Here, my mother, not for the last time, took one look and decreed that my little sister wasn’t going across that. But the men of the family, a boy and his Dad, were entitled to continue alone, whilst the memsahibs retreated to the valley, and an extended spell of paddling their feet in the beck. Dad and I went on alone.
There’s nothing a small boy loves more, especially if he only has a sister/sisters, than to be alone with his Dad. There aren’t that many opportunities to be in a purely masculine atmosphere, and it’s an important part of your life to be tested only against Dad’s expectations, and to live up to that. It was especially so with my Dad, who never gave quarter, never played down in any game, always made sure that if I won, it was because I had deserved it, not had it handed to me, and that I knew the game hadn’t been thrown.
I wish I remembered more of that day, but that upper stage of Sty Head on the Wasdale side is simply an extended walk, often with little to see beyond the immediate horizon on a convex slope. I remember dozens of little cairns, at intervals, and Dad encouraging me to add a stone to them along the way: little markers for walkers caught in cloud that they were still on the correct path, though even then Sty Head’s slopes were as good as unloseable.
We got to the summit of the Pass, overlooking the Tarn, even advanced far enough for me to see a sliver of green fellside, peeking around Great Gable’s bulk, that was all I was going to see of Green Gable today. Dad was concerned about not leaving Mam and my sister on their own for any longer than was necessary, so we hustled back down to find them at the beck, their feet not too cold yet to stand more immersion whilst we had our turn.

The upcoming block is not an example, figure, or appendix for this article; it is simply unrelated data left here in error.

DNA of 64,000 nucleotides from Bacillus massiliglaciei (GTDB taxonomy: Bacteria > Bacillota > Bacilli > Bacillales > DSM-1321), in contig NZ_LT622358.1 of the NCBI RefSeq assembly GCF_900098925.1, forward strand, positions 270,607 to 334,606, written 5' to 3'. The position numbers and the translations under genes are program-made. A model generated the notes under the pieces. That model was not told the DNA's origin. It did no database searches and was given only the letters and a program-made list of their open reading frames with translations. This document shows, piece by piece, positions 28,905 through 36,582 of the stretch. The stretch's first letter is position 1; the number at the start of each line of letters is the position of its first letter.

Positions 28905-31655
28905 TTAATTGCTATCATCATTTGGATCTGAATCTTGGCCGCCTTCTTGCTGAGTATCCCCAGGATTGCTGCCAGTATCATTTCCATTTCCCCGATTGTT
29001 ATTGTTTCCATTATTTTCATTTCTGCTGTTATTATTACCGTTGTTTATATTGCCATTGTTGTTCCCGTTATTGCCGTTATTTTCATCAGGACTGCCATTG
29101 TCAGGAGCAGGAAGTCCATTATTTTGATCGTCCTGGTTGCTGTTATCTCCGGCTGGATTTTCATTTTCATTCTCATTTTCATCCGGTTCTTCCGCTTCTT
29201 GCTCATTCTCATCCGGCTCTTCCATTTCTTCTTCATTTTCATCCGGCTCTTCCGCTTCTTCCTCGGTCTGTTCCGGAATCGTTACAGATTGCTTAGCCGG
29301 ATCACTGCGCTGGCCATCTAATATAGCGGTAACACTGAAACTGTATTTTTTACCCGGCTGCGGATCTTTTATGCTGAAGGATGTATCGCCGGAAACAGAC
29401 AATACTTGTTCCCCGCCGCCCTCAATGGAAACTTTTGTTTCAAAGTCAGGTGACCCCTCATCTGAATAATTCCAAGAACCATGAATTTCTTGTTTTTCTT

I’ve returned to Sty Head on several occasions, though I’ve never again taken that slanting path across the scree. There was a later occasion when the four of us set off to trace the Valley Route to Sty Head, as revealed by Wainwright, only to give up when we ran out of flat valley, and another when we started that way only for Dad to divert us up alongside Piers Gill, an unplanned expedition that turned into an impromptu ascent of Lingmell: our second summit, and Dad’s highest point.
On my own, I’ve twice ascended Sty Head from Seathwaite, each time using the much more exciting Taylorgill Force variation. The one time I travelled by the true Sty Head route, from Stockley Beck Bridge, it was for the purpose of ascending Seathwaite Fell, in the company of a maybe girlfriend, and we broke off the path before reaching the point where the Taylorgill variation ends. We did return by that variation that day, the only time I’ve descended that side of the Pass.
There was one more example of father and son exploration that was Pass related, though I can’t really count this as a success. One of our regular, relaxed expeditions was into Mickleden, although we would rarely go further than the weir on the beck, just after the accompanying wall from the Hotels had ended. This once, we had wandered on, through that vast flatness, to the foot of Stake Pass. Dad, feeling energetic, proposed a fast ascent with me, whilst Mam and my sister strolled back towards the weir.
And it was indeed a fast ascent, faster than my liking, especially as Dad insisted on using the proper zig-zags whilst I would have headed for the shortcuts that still littered the slope, on the grounds that they were, well, shorter.